In Moïra Fowley-Doyle‘s Spellbook of the Lost and Found, eight teens find themselves on a perilous journey after finding a mysterious spellbook that will help them rediscover stolen possessions– at a price. For everything found, something must be lost. Worlds collide as the two different groups try to find balance and unravel the mystery of the spell and its consequences.
There’s a lot of warning and lessons wrapped up in magical objects in Young Adult literature. Can something powerful and mysterious really ever be trusted? We’re looking back at some magical objects in YA to try to figure it all out.
Tom Riddle’s Diary – Harry Potter
The Harry Potter universe has plenty of helpful magical objects, but there are some seriously shady ones in the mix. One such article is a book: Tom Riddle’s Diary. The magical voice within the pages offers both Harry and Ginny guidance and answers, but it’s really a young Voldemort manipulating them in the hopes of destroying Hogwarts.
Alethiometer – His Dark Materials
We could all use a good alethiometer in our lives. The device serves one major purpose: To help young protagonist Lyra measure the honesty of others and uncover their intent. While its great to have magical objects that help you get things done, this might be the supernatural in its purest form.
The Book of White – The Shadowhunters Universe
Status: Both? Neither?!
Like many objects in this world, it all depends on the hands it ends up in. Thankfully, we’ve only seen The Book of White in the hands of Magnus Bane, who only uses it to revive someone from an eternal sleep. But the powerful book of spells surely poses a threat down the line. Unlike The Black Volume of the Dead– which is just straight-up evil magic– there’s potential for things to go either way.
The Book of Disruption – The Witch’s Child
The name saying it all. The fated book in The Witch’s Child series has the power to manipulate the whole world to an individual’s will. That’s why it was split apart and its various pieces hidden to prevent any one person from getting their hands on it. Of course, these safety measures never work out quite as planned.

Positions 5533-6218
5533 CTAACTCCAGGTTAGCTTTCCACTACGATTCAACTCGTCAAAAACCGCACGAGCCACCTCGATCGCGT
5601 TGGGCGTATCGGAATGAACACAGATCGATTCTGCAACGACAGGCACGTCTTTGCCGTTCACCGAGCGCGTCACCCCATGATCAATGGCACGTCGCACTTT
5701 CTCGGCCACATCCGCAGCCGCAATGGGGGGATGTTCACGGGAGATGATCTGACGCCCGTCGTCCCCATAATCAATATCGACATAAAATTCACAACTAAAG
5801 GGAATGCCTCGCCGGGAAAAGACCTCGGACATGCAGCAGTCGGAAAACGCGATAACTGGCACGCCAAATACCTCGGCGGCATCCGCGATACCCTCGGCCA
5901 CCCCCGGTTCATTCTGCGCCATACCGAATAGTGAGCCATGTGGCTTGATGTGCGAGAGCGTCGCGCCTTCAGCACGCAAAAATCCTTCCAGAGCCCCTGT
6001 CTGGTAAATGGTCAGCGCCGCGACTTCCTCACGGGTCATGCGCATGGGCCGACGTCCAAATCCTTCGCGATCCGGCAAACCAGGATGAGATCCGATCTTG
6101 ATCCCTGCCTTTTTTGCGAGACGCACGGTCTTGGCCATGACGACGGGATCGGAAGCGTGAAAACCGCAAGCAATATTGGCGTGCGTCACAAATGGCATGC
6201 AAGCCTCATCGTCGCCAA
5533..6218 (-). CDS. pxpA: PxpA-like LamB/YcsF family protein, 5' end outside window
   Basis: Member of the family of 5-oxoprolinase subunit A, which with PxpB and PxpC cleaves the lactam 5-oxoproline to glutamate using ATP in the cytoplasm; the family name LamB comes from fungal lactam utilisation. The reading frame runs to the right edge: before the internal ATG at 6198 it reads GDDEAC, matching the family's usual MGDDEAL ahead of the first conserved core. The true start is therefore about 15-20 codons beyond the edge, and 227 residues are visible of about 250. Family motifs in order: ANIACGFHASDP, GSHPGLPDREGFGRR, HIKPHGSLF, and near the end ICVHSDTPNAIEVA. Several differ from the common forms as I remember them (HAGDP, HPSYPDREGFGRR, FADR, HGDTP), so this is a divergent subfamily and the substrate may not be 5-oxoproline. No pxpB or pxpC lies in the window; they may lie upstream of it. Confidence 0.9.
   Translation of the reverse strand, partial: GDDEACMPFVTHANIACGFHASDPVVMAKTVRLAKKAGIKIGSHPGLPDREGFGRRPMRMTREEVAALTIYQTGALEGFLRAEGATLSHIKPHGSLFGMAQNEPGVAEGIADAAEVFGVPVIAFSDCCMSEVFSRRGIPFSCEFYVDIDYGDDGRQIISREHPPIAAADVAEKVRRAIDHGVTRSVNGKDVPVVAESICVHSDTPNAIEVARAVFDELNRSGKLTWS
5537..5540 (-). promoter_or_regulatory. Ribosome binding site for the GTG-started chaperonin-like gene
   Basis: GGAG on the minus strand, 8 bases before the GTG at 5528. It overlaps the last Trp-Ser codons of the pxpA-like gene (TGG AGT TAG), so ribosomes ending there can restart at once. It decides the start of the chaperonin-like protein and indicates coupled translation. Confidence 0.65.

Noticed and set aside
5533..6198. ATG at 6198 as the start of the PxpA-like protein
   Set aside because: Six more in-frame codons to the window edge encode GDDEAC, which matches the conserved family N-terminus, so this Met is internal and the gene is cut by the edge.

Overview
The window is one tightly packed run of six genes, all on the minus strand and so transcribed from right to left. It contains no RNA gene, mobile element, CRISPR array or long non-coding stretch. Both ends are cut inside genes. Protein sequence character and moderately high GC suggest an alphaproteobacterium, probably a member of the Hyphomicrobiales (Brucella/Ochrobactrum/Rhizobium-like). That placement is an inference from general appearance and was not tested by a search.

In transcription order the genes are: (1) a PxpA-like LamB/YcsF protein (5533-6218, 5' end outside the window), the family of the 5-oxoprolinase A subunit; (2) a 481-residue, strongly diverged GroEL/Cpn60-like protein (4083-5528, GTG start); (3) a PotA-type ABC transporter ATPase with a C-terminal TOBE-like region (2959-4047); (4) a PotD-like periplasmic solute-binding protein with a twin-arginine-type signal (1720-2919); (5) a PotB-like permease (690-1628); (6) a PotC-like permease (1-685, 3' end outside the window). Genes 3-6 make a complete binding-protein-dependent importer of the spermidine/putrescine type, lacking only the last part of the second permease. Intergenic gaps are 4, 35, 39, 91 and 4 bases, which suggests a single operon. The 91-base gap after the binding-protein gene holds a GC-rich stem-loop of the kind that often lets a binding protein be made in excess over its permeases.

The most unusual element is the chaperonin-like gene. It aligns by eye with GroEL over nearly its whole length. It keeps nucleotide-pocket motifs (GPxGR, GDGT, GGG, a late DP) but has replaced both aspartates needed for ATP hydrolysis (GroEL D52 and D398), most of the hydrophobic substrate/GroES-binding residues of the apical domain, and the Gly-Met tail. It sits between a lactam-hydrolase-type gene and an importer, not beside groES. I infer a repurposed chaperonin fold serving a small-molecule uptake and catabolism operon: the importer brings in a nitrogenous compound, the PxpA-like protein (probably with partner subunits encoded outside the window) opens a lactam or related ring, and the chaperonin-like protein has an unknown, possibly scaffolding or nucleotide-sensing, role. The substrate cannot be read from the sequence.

The Eye of Elena/The Lock – Throne of Glass
When Aelin first receives The Eye of Elena, she thinks it’s a spell bit of protection. That’s pretty awesome in itself, but the necklace turns out to be even more: It’s actually The Lock, a crucial instrument required to bring together other magical objects and keep the world from falling into disarray. This seemingly harmless object is mighty powerful, but unlike many other objects, it’s used positively.
So what’s the lesson here, folks? If you happen to stumble upon something mysterious, be very, very weary. It may help you out, but there’s a lot of darkness and mischief just waiting to take advantage of a passerby out there!
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MORE BOOK INFO
One stormy Irish summer night, Olive and her best friend, Rose, begin to lose things. It starts with simple items like hairclips and jewelry, but soon it’s clear that Rose has lost something much bigger, something she won’t talk about, and Olive thinks her best friend is slipping away.
Then seductive diary pages written by a girl named Laurel begin to appear all over town. And Olive meets three mysterious strangers: Ivy, Hazel, and her twin brother, Rowan, secretly squatting in an abandoned housing estate. The trio are wild and alluring, but they seem lost too—and like Rose, they’re holding tight to painful secrets.
When they discover the spellbook, it changes everything. Damp, tattered and ancient, it’s full of hand-inked charms to conjure back things that have been lost. And it just might be their chance to find what they each need to set everything back to rights.
Unless it’s leading them toward things that were never meant to be found…
ABOUT THE AUTHOR
Moïra Fowley-Doyle is half-French, half-Irish and lives in Dublin with her husband, their young daughters, and their old cat. Moïra’s French half likes red wine and dark books in which everybody dies. Her Irish half likes tea and happy endings. Moïra started a PhD on vampires in young adult fiction before concentrating on writing young adult fiction with no vampires in it whatsoever. She wrote her first novel at the age of eight, when she was told that if she wrote a story about spiders she wouldn’t be afraid of them anymore. Moïra is still afraid of spiders, but has never stopped writing stories. She is the author of The Accident Season and Spellbook of the Lost and Found.